The Museum of the City of New York celebrates and interprets the city, educating the public about its distinctive character, especially its heritage of diversity, opportunity, and perpetual transformation.
The New York Historical Society is New York's oldest museum. Founded in 1804, the museum has amassed a colossal art collection (with over 1.6 million pieces), a renowned library, and a unique children's museum.
The Patricia D. Klingenstein Library, which is only part of the museum's collection, boasts extraordinary holdings including two million manuscripts, 500,0000 photographs, 400,000 prints and more! Visitors can research and view old menus, sheet music, printed maps, books on New York and American history, and newspapers, just to name some of what's available.
The DiMenna Children's History Museum has a wide range of interactive activities for children 8-13 chronicling 350 years of New York history. What's unique about the museum is that it tells stories of children. Visitors can get an inside look into the early lives of such Americans as Alexander Hamilton, James McCune Smith, and Esteban Bellan.
The son of a former slave who bought her freedom, James McCune Smith went on to be one of the most accomplished African Americans of his time. After being denied access to American Universities, he raised money to attend school in Scotland. He then did an internship in Paris, after which he returned to New York and started his own practice. His office was on West Broadway and he attracted a clientele of many races and was a well-respected member of the community. He was also a writer, orator, anti-racism activist and college professor.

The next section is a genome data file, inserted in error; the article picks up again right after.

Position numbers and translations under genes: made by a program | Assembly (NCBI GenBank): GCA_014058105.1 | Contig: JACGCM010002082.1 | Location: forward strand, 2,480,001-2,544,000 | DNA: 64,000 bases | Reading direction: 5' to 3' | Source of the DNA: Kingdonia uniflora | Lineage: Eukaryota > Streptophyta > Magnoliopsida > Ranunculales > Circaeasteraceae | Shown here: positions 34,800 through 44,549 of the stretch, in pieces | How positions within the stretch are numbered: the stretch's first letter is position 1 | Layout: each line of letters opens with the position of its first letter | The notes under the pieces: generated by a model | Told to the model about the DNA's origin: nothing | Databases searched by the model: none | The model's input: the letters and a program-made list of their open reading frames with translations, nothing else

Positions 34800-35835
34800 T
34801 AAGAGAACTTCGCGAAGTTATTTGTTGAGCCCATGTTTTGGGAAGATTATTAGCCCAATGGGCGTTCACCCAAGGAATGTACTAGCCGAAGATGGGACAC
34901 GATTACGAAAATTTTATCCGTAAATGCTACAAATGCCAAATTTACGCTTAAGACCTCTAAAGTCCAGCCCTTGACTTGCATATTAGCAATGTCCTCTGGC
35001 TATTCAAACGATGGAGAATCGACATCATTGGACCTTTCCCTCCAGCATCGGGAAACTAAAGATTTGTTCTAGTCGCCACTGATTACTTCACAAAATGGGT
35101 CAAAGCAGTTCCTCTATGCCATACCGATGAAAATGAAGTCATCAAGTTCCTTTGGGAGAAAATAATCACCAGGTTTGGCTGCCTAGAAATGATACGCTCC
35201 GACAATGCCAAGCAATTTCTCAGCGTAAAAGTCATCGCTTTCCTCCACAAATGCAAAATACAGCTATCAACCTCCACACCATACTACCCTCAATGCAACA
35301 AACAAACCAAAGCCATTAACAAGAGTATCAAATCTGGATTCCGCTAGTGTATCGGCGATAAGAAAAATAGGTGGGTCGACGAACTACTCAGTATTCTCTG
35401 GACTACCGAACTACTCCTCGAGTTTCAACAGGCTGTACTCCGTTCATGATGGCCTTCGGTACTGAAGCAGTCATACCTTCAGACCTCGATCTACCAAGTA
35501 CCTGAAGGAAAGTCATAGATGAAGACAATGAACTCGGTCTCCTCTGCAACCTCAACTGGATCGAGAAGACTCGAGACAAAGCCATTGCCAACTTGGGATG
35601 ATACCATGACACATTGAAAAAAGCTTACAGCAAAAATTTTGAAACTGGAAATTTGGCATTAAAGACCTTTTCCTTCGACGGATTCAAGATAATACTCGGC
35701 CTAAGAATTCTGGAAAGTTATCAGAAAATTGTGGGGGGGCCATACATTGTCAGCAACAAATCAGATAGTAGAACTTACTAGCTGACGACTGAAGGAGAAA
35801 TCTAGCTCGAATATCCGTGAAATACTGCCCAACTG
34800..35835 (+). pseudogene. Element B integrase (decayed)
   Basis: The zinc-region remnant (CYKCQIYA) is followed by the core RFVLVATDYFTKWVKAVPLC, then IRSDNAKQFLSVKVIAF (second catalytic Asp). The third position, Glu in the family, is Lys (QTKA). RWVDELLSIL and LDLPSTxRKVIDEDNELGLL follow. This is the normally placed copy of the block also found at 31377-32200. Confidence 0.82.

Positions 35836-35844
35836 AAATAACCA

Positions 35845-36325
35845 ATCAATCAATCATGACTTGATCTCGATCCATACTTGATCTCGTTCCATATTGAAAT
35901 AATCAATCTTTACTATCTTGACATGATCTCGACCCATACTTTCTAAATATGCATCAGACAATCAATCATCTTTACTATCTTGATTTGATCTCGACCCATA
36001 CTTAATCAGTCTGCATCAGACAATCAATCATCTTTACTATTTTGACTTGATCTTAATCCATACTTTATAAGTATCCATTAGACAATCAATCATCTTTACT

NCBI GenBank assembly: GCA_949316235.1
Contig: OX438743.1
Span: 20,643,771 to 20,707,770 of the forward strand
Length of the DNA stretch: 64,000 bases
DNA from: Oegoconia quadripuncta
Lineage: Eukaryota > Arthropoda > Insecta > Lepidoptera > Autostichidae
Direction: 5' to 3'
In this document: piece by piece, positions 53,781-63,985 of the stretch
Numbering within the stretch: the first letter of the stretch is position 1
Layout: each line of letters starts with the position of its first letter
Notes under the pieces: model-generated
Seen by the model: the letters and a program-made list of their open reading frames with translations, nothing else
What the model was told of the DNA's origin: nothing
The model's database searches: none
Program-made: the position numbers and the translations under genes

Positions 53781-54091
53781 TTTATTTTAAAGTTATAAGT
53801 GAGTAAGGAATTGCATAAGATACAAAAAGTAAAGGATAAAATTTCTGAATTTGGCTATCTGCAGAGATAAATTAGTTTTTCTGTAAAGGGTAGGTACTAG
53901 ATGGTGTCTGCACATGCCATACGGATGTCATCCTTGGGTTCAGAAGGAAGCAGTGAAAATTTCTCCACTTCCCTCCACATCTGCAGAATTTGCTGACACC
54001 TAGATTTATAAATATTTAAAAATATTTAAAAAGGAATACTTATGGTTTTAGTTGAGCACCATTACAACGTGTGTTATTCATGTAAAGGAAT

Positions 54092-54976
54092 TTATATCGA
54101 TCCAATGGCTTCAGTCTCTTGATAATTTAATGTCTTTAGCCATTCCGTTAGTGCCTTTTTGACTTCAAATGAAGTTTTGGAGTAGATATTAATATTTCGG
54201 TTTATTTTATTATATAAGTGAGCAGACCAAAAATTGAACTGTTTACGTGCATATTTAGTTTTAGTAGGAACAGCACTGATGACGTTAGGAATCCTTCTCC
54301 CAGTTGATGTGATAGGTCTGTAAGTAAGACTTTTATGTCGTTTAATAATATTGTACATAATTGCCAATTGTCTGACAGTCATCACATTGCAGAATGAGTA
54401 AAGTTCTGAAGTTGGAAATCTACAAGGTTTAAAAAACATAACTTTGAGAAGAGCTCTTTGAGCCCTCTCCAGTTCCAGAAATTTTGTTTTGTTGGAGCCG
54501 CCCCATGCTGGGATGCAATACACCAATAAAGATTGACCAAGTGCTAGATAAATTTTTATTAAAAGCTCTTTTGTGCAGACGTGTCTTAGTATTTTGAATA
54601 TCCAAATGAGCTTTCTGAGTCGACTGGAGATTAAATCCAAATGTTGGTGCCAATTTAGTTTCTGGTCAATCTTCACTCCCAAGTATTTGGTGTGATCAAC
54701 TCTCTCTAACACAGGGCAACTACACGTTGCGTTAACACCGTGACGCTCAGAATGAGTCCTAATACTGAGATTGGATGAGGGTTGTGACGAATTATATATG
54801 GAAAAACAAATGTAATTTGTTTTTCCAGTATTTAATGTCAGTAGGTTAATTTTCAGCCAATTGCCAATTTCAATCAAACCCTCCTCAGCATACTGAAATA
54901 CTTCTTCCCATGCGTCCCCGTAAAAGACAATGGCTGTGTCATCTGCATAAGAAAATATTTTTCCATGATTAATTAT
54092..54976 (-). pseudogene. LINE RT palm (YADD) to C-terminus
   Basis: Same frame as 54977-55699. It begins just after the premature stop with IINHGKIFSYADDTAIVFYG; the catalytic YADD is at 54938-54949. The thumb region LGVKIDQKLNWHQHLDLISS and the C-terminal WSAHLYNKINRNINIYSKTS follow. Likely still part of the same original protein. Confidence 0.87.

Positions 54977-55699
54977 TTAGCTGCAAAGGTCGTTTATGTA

Originally from Havana, Cuba, Bellan began playing baseball in his home country and then shared his talents during his early years in New York, where he attended Fordham University (then St. John's College). He played as third baseman and was a pioneer among a now long list of professional Latin American baseball players.
Hearing the name Audubon might spark images of nature -- specifically birds. The Historical Society has the largest collection of Audubon's work in the world! Audubon was of French descent, born to Jean Audubon, who was a plantation owner, and his Creole servant, Jeanne Rabin. He was named Jean Rabin at birth, but after the death of his mother, he was sent to France, where he was renamed Audubon and gained certain privileges he did not have access to under his mother's name.
During his abundance of leisure time, he developed an interest in nature and began to draw the world around him, developing a fascination with birds early on. He studied their movements and anatomy very carefully, aspiring to draw them as realistically as possible. To keep him out of the army, his father sent him from Europe to Pennsylvania, and he changed his name to John James Audubon. In 1808 he married Lucy Bakewell.
Cover Photo Credit: Frank B. Schlemmer via Flickr